16:39 GMT +319 November 2019
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    EU Council President Donald Tusk and Irish Prime Minister Leo Varadkar give statements after a meeting at the European Council headquarters in Brussels, Belgium February 6, 2019.

    EU's Donald Tusk Promises 'Special Place in Hell' For Brexiteers

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    The European Union is first and foremost a peace project, said the President of the European Council Donald Tusk on Wednesday, adding that this is why the bloc insists on the Irish backstop.

    Irish Prime Minister Leo Varadkar held a press conference with Mr. Tusk in Brussels, where both leaders addressed the ongoing Brexit negotiations.

    During the presser, Tusk employed strong rhetoric when commenting on officials championing Brexit "without a plan." 

    "I've been wondering what that special place in hell looks like, for those who promoted Brexit, without even a sketch of a plan how to carry it out safely."

    "They will give you terrible trouble in the British press for that," Varadkar told the EC president, following the press conference.

    "Yeah I know," replied Tusk.

    "But I know you are right," added Varadkar.

    Hell, Heaven or Unity Referendum?

    Commenting on Mr. Tusk's remark, the spokesman for the UK PM Theresa May said it was a question for the EU official whether he considers use of such language helpful. 

    Meanwhile, former UKIP leader and staunch Brexiteer, Nigel Farage, took to Twitter to say:

    "After Brexit we will be free of unelected, arrogant bullies like you and run our own country. Sounds more like heaven to me."

    The current leader of UKIP and an MEP, Gerard Batten hit back, arguing that "the lowest level in Hell is reserved for traitors."

    More reactions poured in following Tusk's abrasive message from Brussels to Brexiteers

    During the Prime Minister's Questions session in the House of Commons on Wednesday, Tory Brexiter Peter Bone described Donald Tusk's comment as a "completely outrageous insult."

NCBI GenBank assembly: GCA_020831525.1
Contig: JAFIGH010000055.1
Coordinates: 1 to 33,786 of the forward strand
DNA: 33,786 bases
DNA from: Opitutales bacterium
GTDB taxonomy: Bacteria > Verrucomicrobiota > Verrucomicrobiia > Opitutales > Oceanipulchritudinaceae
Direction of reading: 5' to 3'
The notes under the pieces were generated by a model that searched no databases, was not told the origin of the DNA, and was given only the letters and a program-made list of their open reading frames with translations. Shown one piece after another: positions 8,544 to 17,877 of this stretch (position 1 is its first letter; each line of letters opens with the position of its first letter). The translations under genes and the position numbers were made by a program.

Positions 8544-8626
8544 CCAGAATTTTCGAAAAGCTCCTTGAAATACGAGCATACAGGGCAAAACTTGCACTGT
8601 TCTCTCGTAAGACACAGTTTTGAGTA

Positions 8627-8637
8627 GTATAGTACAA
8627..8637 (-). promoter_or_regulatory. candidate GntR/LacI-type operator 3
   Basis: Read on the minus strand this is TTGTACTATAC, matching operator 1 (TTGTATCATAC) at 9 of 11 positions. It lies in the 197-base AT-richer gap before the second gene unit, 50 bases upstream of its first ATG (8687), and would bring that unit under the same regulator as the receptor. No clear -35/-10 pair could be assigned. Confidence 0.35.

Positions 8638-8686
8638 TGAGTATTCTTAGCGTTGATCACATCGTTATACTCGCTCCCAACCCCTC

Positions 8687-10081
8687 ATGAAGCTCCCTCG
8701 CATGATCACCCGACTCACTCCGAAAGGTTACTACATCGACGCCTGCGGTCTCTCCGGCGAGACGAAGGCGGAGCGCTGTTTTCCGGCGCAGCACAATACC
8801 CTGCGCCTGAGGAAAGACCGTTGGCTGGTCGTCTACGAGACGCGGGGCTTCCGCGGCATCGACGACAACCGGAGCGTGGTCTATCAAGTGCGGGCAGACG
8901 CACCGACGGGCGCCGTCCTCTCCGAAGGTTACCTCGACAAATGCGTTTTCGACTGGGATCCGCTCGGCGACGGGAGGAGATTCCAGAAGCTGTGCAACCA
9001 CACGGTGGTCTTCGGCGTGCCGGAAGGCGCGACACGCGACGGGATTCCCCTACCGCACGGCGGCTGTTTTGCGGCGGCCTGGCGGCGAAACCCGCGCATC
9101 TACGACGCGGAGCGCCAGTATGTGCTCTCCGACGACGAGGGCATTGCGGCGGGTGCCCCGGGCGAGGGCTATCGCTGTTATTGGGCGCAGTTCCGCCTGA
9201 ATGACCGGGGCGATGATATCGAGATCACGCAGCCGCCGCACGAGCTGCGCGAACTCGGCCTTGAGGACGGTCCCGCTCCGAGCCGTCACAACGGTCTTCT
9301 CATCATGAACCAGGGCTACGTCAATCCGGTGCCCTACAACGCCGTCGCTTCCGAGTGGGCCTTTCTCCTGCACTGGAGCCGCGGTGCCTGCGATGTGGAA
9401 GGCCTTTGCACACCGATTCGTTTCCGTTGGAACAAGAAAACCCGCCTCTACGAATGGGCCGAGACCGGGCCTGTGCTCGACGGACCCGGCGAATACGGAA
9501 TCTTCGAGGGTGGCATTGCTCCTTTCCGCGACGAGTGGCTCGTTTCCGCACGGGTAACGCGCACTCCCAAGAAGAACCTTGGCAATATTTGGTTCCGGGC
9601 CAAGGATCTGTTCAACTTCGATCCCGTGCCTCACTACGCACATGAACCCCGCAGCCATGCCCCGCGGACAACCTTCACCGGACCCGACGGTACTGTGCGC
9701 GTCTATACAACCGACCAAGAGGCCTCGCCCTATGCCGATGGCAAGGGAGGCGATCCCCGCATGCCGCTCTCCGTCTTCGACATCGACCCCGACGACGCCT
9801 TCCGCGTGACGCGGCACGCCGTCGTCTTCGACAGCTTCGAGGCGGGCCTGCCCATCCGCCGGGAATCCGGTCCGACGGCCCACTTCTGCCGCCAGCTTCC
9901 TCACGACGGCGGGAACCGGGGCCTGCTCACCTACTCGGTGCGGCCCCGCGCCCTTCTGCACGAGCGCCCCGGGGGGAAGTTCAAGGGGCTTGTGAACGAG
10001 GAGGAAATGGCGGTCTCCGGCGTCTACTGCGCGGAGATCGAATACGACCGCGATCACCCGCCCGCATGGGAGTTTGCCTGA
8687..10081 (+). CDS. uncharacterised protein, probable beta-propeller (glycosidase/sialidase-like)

"I don't recall any president insulting members of this House, members of the government and the British people in such a way," Mr. Bone said.

    The leader of Ireland's Sinn Fein Party, Mary Lou McDonald said that the EC president was "reflecting real sense of frustration that people feel" and was "quite right to point that out."

    The Irish politician added that in the event of a crash, the UK PM must prepare for an Irish unity referendum.

    "We have said to her, in the event of a crash, in the event of a Tory crash, that she must as a democrat return to the Good Friday Agreement, and she must begin preparation for a referendum on Irish unity. If British politics cannot accept the specific needs of this country, of the north of Ireland, if British politics is incapable of acknowledging and upholding the Good Friday Agreement and preventing a hardening of the border, then the only last option — the backstop of last resort — is a referendum on Irish unity," McDonald said.    

    A picture shows a sign calling for no border to be imposed between Ireland and Northern Ireland outside Newry, Northern Ireland, on November 14, 2018 near the Irish border.
    © AFP 2019 / Paul Faith
    A picture shows a sign calling for no border to be imposed between Ireland and Northern Ireland outside Newry, Northern Ireland, on November 14, 2018 near the Irish border.

    Prepping for Fiasco

    Donald Tusk also confirmed that the EU27 "is not making any new offer" and recalled the December decision of the European Council to not reopen negotiations on the Withdrawal Agreement.

    "The top priority for us is to maintain peace process in accordance with the Good Friday Agreement," Mr. Tusk said. 

    The EC president said he is looking forward to "realistic" suggestions from the British PM on how to solve the Brexit impasse. He, however, also warned that no-deal preparations were taking place in collaboration with the Irish PM in case of a negotiation "fiasco." 

    In response, Mrs. May's spokesman said that while Tusk was clear that he wants to avoid a no deal, it was also clear after the vote in the House of Commons that something in deal has got to change.

    In turn, the Taoiseach affirmed Ireland's commitment to the Irish backstop provision in the Brexit Withdrawal Agreement.

    "In the light of the ongoing uncertainty in London and the fast approaching deadline, our preparations for a no-deal scenario must continue and intensify. I will discuss that in greater detail with the Commission later on," Varadkar added.

    The Irish PM also has scheduled meetings with the chair of the European Parliament steering group on Brexit, Guy Verhofstadt, commissioner Phil Hogan and the EU chief Brexit negotiator, Michel Barnier.

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